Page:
The Case for Registered Direct Offerings

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 |  Includes: GNVC, GSI
by: Kevin Pollack

The basic premise behind Paragon Capital’s registered direct offering investment strategy is simple – why buy a company’s stock in the open market when you can buy that company’s stock at a significant discount to the market price and also receive warrants for extra upside?

What exactly are registered direct offerings (RDOs)?

In an RDO, a public company sells investors securities that have been previously registered pursuant to an effective shelf registration statement. For a company hungry to raise capital, RDOs are quicker and less expensive than a secondary offering. RDOs typically involve a company selling registered stock to investors at a below market price, with warrants as a sweetener.

According to PrivateRaise, in 2009 companies raised a total of $5.87 billion from 267 RDOs, 92 of which were in the fourth quarter. Given the sizable number of companies currently looking to raise capital, it’s an investors market, and investors can pick and choose to invest in the most attractive companies with the most attractive investment terms.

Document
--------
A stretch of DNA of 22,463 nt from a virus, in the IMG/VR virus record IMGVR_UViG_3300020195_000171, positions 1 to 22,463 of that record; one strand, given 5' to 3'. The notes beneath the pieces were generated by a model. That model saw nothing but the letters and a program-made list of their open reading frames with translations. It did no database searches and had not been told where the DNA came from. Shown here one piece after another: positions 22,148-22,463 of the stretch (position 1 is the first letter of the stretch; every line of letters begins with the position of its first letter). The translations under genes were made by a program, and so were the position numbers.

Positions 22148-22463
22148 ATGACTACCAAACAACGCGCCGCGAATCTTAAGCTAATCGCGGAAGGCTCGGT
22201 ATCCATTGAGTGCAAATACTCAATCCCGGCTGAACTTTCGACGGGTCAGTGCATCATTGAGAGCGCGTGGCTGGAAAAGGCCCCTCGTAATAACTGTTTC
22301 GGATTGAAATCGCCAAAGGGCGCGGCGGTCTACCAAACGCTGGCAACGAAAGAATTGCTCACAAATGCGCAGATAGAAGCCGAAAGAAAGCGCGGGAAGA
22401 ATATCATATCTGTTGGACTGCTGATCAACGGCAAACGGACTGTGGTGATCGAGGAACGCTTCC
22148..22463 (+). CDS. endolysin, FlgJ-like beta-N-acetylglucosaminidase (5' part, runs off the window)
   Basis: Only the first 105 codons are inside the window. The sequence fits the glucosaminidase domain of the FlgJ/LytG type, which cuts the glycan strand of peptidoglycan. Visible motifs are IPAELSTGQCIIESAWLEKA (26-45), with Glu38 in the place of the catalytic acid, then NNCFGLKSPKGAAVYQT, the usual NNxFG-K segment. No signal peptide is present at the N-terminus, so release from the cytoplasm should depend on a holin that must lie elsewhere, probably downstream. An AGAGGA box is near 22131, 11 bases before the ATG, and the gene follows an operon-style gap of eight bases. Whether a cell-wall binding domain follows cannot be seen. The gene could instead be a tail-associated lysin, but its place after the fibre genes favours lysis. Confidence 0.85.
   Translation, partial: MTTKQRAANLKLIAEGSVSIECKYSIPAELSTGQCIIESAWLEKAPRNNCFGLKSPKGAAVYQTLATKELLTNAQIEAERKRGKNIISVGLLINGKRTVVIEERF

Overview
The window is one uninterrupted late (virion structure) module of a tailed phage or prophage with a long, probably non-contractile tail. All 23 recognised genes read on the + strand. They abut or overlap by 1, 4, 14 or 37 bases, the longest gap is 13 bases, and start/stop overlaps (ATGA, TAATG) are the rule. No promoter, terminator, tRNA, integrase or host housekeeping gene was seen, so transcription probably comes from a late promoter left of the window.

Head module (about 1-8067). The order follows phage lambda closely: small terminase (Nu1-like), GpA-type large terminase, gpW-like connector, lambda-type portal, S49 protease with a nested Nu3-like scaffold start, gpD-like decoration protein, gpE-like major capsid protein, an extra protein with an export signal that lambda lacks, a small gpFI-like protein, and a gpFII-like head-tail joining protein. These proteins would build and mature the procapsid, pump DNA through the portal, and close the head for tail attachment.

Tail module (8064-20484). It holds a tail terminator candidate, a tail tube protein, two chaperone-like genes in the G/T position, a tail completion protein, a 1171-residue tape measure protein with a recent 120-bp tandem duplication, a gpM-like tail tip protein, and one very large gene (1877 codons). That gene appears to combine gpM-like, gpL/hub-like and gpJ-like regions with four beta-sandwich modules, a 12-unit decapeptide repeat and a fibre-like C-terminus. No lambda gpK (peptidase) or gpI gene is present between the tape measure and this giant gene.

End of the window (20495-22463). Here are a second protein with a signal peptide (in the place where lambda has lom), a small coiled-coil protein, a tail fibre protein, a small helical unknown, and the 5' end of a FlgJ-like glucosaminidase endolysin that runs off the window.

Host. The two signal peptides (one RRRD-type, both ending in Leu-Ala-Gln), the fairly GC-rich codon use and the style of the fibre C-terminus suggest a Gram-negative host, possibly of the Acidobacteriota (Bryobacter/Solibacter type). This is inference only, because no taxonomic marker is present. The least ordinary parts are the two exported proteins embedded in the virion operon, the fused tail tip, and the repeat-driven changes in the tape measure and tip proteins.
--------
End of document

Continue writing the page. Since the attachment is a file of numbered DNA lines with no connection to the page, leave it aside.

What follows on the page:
How can an investor profit from RDOs?

You can profit from an RDO whether you’re a very short-term investor or a longer-term investor:

What if you could buy stock at a significant discount to the market price, sell that stock promptly for a quick profit and also receive long-term warrants for free additional upside? If you’re a very short-term investor, RDOs can provide you with exactly that – an opportunity to have no net investment risk and obtain warrant upside for “free.”

If you’re a longer-term investor, RDOs offer an excellent value proposition, too – they can provide you with stock in a company that you already like at a cheaper price than the market price, and with the bonus of a warrant kicker for additional upside.

If you invest in a company’s RDO, how much higher of a return can you realize than if you were to buy that company’s stock in the open market?

Your return will vary based on a number of factors, including the RDO investment terms, the attractiveness of the company and your holding period. However, in any event, you can realize a far higher return by investing in a company’s RDO than if you were to merely buy that company’s stock in the open market.

For example, let’s take a look at a recent $25 million RDO completed in late December 2009 by the NYSE-listed General Steel Holdings, Inc. (NYSE:GSI). GSI is a Beijing-based company operating a portfolio of Chinese steel companies.